The system used in effectively managing warehouse business processes and direct warehouse activities is called Warehouse Management System (WMS). Typical processes cover receiving, putaway, picking, shipping, and inventory cycle counts. Oftentimes WMS also includes support of radio frequency communications, allowing real-time data transfer between the system and warehouse personnel.
What are typical WMS core features?
The following are some of the core features typically found in a WMS:
Inventory control allows warehouse managers to monitor inventory levels in real time. This lets managers monitor if their inventory is overstocked or understocked, which can indicate if the business is wasting money on certain products that are not being bought.
Warehouse layout allows users to identify products by weight or size so businesses can stock items in locations that make movement more efficient around the warehouse. If sales data indicates that a particular product is flying off the shelves, the warehouse managers can ensure that the product is stocked at an optimal location for the quickest shipping times.
Fulfillment monitoring features allow users to track, manage, and analyze the fulfillment times of their products. By synching RFID tags that are on each product, users can track and locate each item to see if they reached their final destination on time.
Labor management tools allow warehouse managers to monitor worker performance within the software. The software can help indicate if workers are performing above or below standards.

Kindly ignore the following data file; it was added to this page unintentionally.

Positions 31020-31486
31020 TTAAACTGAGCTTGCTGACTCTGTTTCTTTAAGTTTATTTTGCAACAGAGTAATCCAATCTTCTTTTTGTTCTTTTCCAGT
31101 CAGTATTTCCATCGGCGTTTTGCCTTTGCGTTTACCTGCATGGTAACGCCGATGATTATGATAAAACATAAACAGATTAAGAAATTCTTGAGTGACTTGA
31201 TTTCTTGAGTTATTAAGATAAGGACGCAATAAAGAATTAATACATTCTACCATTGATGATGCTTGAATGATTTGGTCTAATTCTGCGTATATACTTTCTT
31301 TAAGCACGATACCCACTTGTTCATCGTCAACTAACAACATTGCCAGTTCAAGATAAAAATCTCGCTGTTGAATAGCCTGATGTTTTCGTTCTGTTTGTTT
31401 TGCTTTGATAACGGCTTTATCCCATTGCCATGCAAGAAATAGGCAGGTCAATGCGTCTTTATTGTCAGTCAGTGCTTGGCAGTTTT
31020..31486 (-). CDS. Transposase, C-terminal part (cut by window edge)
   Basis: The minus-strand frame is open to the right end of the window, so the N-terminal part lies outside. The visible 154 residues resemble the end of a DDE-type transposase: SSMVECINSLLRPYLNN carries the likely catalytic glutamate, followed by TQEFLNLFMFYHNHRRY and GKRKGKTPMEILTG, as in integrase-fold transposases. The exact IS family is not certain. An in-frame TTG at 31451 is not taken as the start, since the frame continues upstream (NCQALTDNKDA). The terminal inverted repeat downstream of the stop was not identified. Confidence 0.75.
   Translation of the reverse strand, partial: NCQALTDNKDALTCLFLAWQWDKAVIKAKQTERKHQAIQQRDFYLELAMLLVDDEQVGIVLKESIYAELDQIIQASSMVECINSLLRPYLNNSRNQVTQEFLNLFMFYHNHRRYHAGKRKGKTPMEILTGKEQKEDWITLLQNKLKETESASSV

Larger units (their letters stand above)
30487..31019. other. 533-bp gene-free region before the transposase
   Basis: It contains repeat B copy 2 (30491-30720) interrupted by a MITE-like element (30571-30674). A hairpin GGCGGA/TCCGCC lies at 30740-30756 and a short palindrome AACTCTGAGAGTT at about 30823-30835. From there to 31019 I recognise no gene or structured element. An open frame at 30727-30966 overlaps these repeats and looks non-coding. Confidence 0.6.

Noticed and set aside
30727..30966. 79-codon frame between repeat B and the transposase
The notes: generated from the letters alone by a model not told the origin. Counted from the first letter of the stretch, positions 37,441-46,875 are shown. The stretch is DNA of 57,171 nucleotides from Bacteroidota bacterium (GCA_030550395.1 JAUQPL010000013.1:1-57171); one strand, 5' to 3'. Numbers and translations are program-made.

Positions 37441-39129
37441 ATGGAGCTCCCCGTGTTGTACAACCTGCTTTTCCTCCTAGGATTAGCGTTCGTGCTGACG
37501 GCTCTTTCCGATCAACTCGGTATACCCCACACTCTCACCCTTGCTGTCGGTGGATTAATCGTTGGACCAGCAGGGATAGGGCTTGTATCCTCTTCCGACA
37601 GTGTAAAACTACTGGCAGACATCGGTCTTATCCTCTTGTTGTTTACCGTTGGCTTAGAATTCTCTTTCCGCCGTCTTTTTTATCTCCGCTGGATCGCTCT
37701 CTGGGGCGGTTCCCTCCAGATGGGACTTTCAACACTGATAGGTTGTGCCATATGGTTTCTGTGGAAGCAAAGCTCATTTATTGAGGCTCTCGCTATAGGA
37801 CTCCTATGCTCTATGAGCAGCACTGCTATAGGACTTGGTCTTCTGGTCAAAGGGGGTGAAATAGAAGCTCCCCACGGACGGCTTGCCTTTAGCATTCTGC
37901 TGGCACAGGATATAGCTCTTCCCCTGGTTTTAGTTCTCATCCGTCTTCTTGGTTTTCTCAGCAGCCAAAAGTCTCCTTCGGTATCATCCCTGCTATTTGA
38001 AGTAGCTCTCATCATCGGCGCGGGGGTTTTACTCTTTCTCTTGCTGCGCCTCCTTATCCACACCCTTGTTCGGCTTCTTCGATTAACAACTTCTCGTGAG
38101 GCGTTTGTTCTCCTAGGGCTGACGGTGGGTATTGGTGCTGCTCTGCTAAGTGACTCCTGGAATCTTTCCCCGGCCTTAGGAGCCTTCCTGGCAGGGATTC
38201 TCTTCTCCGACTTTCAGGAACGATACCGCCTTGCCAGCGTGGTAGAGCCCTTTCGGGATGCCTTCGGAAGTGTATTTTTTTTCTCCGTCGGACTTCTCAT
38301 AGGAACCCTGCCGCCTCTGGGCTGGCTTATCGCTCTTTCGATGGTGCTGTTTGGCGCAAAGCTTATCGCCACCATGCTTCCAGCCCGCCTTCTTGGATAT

Warehouse modeling allows users to simulate a warehouse workflow change and provide report card metrics on efficiency. This is a great way to test changes before they’re even implemented. Within the feature, warehouse modeling will even proactively recommend optimizations so warehouse managers know how to shift workflows in order to maximize efficiency
What Types of Warehouse Management Systems (WMS) There Are?
Sometimes warehouse management systems can be packaged into an enterprise resource planning (ERP) system. Although it might not have as much functionality as a standalone product, it will definitely provide a wide scope of other business processes. If it’s important to have one system that aligns the warehouse management system with human resources, supply chain management, and manufacturing, then buyers might want to opt for a product that is included in an ERP system.
Standalone warehouse management systems are sold as a specialized product that doesn’t offer any further supply chain functionality. It will focus specifically on inventory management and warehouse operations. This would be an ideal choice for a company that isn’t looking for software that expands beyond the scope of warehouse management.